Is it okay to use an existing WordPress theme on a clients site?

What’s your viewpoint on using a bought wp theme as a starting point for a client’s website. Is it a no no or does it make sense?

The Pros: by Mark Hawkins

There are two primary factors involved here when answering this question – ethics and cost.

As a web and graphic designer, my client base ranges from the start-up business to the multinational, therefore the range of services and associated costs varies from client to client.

In an ideal world I would love to be a purist in the designing of bespoke work for my clients, however associated costs dictate that this is not a financially viable solution at times, and thus the need for a ‘bought’ WP theme comes into effect as a starting point. Let me also intimate that the client does not get any less of a service or final business solution, merely not a bespoke designed one. On the flip side it is also supporting other WP based businesses and keeping the WordPress economy going as it my main web solution and one I would like to see evolve further in the long term.

On the ethical side as I mentioned earlier, it isn’t a purist way of designing nor does it create a portfolio piece in this instance, but then again, the real world isn’t always about what we want as designers, but what ultimately will work for the client both from a practical, business solution and a cost perspective.

To conclude, in my humble opinion, I would say yes and no, I would prefer to design from scratch on every single project, but sometimes I have to put my feelings aside and go with the flow. To those purists, It’s not a sell out or cop out, but a practical solution to a business need.

Learn more about Mark

The Cons: by Shane Hudson

You ask “does it make sense,” but I believe that can be reduced to a number of other questions, including:

  • Does it make financial sense?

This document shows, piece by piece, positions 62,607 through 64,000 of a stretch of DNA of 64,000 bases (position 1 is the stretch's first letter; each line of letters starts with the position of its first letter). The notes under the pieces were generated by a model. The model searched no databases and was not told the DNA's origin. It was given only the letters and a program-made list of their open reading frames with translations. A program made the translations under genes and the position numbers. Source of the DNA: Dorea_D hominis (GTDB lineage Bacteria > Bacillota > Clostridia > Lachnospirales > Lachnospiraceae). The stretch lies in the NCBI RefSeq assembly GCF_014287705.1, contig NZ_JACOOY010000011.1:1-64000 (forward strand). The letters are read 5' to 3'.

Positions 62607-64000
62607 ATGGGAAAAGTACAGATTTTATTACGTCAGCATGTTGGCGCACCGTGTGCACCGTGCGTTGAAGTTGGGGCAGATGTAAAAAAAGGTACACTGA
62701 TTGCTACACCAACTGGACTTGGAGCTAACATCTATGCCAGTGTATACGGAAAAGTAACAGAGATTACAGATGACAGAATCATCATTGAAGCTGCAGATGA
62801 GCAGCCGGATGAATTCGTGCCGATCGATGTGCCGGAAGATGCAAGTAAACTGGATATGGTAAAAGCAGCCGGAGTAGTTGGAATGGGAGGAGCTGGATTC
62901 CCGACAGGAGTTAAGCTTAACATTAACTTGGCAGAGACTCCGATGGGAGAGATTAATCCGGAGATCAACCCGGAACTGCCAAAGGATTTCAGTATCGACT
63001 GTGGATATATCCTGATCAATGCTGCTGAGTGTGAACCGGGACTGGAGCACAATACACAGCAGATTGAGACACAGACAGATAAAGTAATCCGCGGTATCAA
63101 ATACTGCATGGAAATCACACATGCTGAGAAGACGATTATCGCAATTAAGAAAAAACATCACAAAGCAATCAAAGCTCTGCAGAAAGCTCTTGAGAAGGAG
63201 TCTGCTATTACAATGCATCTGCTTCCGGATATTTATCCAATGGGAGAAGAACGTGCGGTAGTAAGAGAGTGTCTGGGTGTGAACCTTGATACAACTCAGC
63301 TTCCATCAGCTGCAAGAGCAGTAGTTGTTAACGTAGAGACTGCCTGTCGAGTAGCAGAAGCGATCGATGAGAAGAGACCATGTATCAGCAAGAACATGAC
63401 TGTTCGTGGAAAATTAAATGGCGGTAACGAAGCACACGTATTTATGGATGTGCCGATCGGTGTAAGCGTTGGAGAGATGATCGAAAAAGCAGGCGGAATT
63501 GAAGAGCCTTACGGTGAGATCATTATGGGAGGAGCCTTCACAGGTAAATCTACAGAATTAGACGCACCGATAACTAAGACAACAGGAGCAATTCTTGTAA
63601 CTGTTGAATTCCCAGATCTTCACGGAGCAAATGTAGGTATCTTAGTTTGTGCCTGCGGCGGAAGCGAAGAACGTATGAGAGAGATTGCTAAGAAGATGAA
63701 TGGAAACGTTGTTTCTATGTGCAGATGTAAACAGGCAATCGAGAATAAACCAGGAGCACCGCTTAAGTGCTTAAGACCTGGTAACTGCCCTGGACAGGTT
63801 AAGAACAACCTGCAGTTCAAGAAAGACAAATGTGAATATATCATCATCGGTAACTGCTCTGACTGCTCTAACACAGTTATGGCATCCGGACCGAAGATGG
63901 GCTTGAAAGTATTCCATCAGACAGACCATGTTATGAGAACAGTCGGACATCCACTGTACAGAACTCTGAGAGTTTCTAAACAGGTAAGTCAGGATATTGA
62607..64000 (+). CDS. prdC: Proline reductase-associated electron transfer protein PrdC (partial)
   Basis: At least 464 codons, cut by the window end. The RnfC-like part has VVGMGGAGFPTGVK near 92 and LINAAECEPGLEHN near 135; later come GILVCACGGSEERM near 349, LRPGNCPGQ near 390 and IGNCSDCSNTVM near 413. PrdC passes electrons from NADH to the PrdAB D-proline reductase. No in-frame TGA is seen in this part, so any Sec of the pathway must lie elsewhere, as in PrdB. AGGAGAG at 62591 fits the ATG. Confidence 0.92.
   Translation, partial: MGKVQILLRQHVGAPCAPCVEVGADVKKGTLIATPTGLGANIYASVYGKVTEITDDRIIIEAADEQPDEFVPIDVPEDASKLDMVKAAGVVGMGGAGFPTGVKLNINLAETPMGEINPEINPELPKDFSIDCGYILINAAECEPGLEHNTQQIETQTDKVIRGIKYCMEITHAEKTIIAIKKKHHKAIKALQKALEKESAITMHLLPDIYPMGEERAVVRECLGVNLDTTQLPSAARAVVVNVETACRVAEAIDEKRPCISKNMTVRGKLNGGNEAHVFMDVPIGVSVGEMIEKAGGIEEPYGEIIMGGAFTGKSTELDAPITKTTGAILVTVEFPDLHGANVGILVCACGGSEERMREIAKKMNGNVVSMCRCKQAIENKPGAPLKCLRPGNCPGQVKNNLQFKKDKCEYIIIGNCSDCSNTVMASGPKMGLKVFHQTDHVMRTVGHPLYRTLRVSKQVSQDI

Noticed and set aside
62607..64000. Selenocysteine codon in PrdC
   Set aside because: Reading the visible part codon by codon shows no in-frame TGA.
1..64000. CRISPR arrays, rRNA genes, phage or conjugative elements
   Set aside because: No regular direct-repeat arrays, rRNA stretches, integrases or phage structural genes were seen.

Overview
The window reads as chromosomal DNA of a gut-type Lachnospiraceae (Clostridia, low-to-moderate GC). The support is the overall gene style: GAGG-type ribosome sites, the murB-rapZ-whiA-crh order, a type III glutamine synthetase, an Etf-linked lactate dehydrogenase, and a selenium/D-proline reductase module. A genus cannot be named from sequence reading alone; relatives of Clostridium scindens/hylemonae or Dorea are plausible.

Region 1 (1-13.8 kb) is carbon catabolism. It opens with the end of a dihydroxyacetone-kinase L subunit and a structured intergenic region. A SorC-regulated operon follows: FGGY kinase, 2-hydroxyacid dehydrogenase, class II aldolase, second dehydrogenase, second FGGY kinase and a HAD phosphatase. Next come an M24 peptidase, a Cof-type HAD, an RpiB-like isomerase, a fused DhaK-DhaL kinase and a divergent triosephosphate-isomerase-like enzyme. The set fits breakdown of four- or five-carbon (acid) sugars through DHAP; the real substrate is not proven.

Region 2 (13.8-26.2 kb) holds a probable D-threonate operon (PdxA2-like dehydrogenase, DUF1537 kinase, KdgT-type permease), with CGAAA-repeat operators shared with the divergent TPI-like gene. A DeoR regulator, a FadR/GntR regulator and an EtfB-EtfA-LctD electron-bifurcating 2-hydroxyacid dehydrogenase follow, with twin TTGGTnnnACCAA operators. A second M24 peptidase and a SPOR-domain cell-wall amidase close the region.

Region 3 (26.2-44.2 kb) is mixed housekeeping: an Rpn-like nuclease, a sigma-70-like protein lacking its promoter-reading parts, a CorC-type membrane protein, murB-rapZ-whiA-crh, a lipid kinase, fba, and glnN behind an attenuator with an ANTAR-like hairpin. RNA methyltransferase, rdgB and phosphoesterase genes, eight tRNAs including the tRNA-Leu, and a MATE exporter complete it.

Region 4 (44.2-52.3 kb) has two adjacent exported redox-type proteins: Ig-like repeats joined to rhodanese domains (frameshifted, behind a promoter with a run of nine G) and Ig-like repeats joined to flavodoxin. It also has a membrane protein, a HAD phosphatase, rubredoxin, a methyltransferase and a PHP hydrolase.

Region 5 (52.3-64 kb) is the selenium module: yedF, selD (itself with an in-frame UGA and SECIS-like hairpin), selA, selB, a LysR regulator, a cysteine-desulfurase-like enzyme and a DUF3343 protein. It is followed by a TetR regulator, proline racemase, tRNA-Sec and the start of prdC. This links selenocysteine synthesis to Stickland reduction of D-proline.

• Does it make sense from a development viewpoint?
  • Does it make sense from a design viewpoint?

I am a developer so the second question is easier for me to answer, but I think the majority of people that use wordpress themes do so due to money and time. You can easily undercut people who start from scratch as well as knock sites out rapidly. Take a theme, change colour, add content and branding… done.

Is that a good enough reason to use themes? I don’t think so. Though I must stress, if the client (especially if they are a friend or family member) needs a site on a low budget then I think you should let them know that a theme might be the best way to go. On the other hand, you should never be working from a theme if the client believes that you are creating a professional bespoke website.

So that is a quick overview of the business side of things, now for development. I am a strong believer of “everybody is doing it wrong”! We all work differently, even the most respected of developers rarely write similar style code. Starting from somebody else’s code is always hard, you don’t know what is going on or how it is laid out. Even just on the CSS side of things, you are not in control of specificity and other important aspects of code architecture. It is hard and usually it is easier to start from scratch.